if verbose:
        print("Loss")
        print(loss_)
    
    loss_ = tf.reduce_mean(loss_, axis = 1)
        
    if verbose:
        print("After Mean Axis 1")    
        print(loss_)

    return loss_

 

@tf.function
def train_step(img_tensor, target, verbose=False):    
    if verbose:
        print("Image tensor")
        print(img_tensor.shape)

        print("Target")
        print(target.shape)    

    # The input would be each set of words without the last one (<end>), to leave space for the first one that
    # would be the image embedding
    dec_input = tf.convert_to_tensor(target[:, :-1])

    # Source: https://www.tensorflow.org/api_docs/python/tf/GradientTape
    with tf.GradientTape() as tape:
        features = encoder(img_tensor)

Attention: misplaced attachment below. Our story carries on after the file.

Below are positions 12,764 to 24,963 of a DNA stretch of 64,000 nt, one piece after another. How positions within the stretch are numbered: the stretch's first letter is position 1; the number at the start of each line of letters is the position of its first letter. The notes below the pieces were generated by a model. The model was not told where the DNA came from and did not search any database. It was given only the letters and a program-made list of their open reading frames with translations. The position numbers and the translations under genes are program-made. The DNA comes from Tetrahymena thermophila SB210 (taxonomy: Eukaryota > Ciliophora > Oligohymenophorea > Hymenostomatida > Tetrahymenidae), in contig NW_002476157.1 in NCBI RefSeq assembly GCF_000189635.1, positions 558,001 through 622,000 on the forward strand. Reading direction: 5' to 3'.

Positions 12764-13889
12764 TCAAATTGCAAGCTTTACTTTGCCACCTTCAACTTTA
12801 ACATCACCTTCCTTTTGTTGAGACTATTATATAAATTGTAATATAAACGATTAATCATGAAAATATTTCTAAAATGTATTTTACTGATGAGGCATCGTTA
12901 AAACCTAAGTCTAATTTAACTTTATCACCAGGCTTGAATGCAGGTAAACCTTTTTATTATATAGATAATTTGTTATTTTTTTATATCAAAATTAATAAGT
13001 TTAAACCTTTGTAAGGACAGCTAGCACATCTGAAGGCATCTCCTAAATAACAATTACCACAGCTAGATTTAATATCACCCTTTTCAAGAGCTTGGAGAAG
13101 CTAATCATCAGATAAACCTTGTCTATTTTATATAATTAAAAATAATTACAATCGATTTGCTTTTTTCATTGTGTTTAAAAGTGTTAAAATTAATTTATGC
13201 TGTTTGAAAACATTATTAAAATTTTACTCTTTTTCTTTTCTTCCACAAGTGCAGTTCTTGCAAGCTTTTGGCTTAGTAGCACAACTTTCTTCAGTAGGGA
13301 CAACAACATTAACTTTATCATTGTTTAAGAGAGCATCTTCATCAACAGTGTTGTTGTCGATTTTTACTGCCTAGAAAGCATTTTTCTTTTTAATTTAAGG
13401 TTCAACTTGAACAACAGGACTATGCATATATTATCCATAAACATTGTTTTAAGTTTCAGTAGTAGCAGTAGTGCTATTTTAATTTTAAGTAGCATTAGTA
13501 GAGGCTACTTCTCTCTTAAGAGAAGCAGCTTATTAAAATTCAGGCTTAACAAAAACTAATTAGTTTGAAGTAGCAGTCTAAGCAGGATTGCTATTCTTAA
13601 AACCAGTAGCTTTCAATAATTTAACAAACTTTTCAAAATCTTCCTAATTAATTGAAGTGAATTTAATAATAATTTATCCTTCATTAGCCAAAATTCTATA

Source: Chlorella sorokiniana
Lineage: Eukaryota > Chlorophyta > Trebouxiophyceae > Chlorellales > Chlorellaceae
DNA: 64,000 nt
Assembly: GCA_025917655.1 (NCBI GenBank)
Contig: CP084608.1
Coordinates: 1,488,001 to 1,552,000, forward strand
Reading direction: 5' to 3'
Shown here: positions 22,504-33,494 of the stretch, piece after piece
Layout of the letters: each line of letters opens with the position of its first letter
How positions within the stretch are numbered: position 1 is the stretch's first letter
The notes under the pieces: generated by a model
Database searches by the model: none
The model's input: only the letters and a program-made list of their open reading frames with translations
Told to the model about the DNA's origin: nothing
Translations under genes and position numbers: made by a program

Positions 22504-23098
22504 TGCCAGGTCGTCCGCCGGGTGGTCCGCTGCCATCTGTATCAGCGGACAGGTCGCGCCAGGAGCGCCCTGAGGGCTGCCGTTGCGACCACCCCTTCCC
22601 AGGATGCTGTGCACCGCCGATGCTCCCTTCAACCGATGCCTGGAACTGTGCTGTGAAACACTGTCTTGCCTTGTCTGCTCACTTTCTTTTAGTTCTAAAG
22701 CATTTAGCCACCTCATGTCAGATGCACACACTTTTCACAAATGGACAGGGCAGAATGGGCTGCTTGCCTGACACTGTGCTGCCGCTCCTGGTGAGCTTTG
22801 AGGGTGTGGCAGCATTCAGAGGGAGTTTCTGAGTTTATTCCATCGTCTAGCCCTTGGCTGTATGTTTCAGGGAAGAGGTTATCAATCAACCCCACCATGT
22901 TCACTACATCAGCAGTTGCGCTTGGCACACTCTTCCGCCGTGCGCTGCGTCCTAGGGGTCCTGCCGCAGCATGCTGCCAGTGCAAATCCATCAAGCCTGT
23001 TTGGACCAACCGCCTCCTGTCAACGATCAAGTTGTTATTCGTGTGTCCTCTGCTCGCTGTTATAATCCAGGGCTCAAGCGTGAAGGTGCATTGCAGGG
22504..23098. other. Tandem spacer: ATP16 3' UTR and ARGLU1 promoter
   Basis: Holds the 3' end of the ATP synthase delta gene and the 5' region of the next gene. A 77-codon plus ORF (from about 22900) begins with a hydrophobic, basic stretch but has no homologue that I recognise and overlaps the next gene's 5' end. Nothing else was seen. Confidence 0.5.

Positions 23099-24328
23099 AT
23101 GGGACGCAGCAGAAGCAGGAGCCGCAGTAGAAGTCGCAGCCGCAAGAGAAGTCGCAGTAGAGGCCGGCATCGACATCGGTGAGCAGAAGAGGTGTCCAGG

if verbose:
            print("Features CNN")
            print(features)
            
        predictions, _, _ = decoder(dec_input, features, verbose=verbose)        
        
        if verbose:
            print("Predictions RNN")
            print(predictions)
        
        caption_loss = loss_function(target, predictions) # (batch_size, )

        # After tape
        total_batch_loss = tf.reduce_sum(caption_loss) # Sum (batch_size, ) => K
        mean_batch_loss = tf.reduce_mean(caption_loss) # Mean(batch_size, ) => K

    # Updated the variables
    trainable_variables = encoder.trainable_variables + decoder.trainable_variables
    gradients = tape.gradient(caption_loss, trainable_variables)
    optimizer.apply_gradients(zip(gradients, trainable_variables))

    return total_batch_loss, mean_batch_loss

 

The following code snippet will create a TensorFlow checkpoint in your local path to save the decoder and encoder state while training.

checkpoint_path = "./checkpoints/train"
ckpt = tf.train.Checkpoint(encoder=encoder,
                           decoder=decoder,
                           optimizer = optimizer)
ckpt_manager = tf.train.CheckpointManager(ckpt, checkpoint_path, max_to_keep=5)


start_epoch = 0
if ckpt_manager.latest_checkpoint:
    start_epoch = int(ckpt_manager.latest_checkpoint.split('-')[-1])